He is the middle of three boys. His maternal grandfather is a Dutch immigrant and his maternal grandmother is of Irish descent, he was raised both in the Australian Outback in Bulman, Northern Territory. He has stated, "My earliest memories were on the cattle stations up in the Outback, we moved back to Melbourne and back out there and back again. Most of my childhood was in Melbourne but my most vivid memories were up there with crocodiles and buffalo. Different walks of life." He attended high school at Heathmont College before his family again returned to the Northern Territory, moved a few years to Phillip Island. Hemsworth began his career by appearing in several television series. In 2002, Hemsworth starred in two episodes of fantasy television series Guinevere Jones as King Arthur, as well as making an appearance in soap opera series Neighbours and one episode of Marshall Law; the following year, he appeared in an episode of The Saddle Club. In 2004, Hemsworth Away, he was subsequently recalled for the part of Kim Hyde.
He moved to Sydney appearing in 171 episodes of the series. He left the cast of Home and Away on 3 July 2007. Hemsworth was a contestant on the fifth season of Dancing with the Stars Australia, partnered with professional dancer Abbey Ross; the season premiered on 26 September 2006, after six weeks, Hemsworth was eliminated on 7 November. In 2009, Hemsworth portrayed James T. Kirk's George Kirk, in the opening scenes of J. J. Abrams' film Star Trek, he played the character Kale in the thriller A Perfect Getaway the same year. He went on to play Sam in 2010's Ca$h, the first film he shot when he arrived in the United States; the film's director, Stephen Milburn Anderson, said Hemsworth had only been in the United States for six weeks when he had auditioned for the role, recalling, "Here's a guy, young, has the right look, is a good actor and, let's face it, he's beautiful. So I say, we need to get this guy in. I was impressed". In November 2010, The Hollywood Reporter named Hemsworth as one of the young male actors who are "pushing – or being pushed" onto the Hollywood "A-List".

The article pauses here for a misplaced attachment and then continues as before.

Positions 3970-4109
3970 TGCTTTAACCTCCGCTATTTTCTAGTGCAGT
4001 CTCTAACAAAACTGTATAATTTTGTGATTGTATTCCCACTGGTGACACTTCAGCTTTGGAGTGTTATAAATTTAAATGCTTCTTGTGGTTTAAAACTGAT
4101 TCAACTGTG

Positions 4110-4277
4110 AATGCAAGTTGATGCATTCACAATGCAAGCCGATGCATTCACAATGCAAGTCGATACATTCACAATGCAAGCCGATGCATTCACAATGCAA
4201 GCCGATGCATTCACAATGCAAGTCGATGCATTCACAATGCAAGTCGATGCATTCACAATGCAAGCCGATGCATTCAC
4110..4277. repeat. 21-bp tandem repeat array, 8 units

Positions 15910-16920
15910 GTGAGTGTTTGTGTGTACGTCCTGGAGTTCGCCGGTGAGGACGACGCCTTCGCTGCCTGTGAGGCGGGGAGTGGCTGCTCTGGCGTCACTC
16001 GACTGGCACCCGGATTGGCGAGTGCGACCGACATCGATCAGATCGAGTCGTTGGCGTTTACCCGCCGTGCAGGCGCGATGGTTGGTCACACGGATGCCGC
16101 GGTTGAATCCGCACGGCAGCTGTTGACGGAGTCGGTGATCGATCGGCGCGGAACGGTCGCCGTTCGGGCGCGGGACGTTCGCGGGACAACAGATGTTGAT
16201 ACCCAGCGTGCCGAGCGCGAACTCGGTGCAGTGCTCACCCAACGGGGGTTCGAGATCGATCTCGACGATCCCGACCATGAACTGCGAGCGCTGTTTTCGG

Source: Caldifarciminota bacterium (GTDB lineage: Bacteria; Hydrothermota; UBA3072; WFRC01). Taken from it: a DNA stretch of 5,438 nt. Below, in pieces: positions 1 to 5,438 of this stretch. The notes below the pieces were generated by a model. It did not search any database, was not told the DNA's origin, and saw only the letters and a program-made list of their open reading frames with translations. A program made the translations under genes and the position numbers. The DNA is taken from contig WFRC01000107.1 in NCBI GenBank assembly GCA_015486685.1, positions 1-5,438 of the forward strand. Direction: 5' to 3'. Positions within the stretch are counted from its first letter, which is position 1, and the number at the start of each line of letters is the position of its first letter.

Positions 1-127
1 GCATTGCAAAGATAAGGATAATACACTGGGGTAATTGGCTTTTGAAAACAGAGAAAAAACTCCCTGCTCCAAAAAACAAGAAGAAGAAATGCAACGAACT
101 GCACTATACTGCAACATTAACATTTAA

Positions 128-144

Sony Pictures announced in 2011 that Hemsworth would star in the thriller Shadow Runner, which did not subsequently go into production as of 2014. Hemsworth is most famously known for his role as superhero Thor in the Marvel Cinematic Universe, his first film in the franchise was 2011's Thor. He and castmate Tom Hiddleston, who played Loki, had each auditioned for the role, for which Hemsworth said he put on 20 pounds of muscle. Hemsworth reprised the role in the 2012 film The Avengers as one of the six superheroes sent to defend Earth from his adopted brother, in Thor: The Dark World, the 2013 sequel to Thor, he starred in the horror film The Cabin in the Woods, shot shortly after the release of Star Trek but went unreleased until 2012. That year, Hemsworth starred opposite Kristen Stewart in the film Snow White and the Huntsman as the Huntsman, he played Jed Eckert in the 2012 Red Dawn remake, a role he was cast in after MGM saw dailies footage of a scene from Cabin in the Woods. Hemsworth received the part of Thor two days after being hired for Red Dawn.
In 2013, Hemsworth starred in Ron Howard's sports drama film Rush, as 1976 Formula 1 World Champion James Hunt. People magazine, in an annual feature, named him its 2014 "Sexiest Man Alive."In 2015, Hemsworth starred in director Michael Mann's action thriller Blackhat, opposite Viola Davis, reprised his role of Thor for the fourth time in the sequel to The Avengers, Avengers: Age of Ultron. Hemsworth returned to the set of Home and Away in November 2014 to film a scene as an extra and not as his character Kim Hyde, he appeared in the episode broadcast on 19 May 2015. In 2015, he co-starred in the comedy film Vacation, along with Ed Helms, a revival of the film series that starred Chevy Chase, his last 2015 film was In the Heart of the Sea, based on the book of the same name by Nathaniel Philbrick, with Hemsworth playing first mate Owen Chase. In an interview with Jimmy Kimmel, he revealed that to prepare for the role of starving sailors, the cast was put on a diet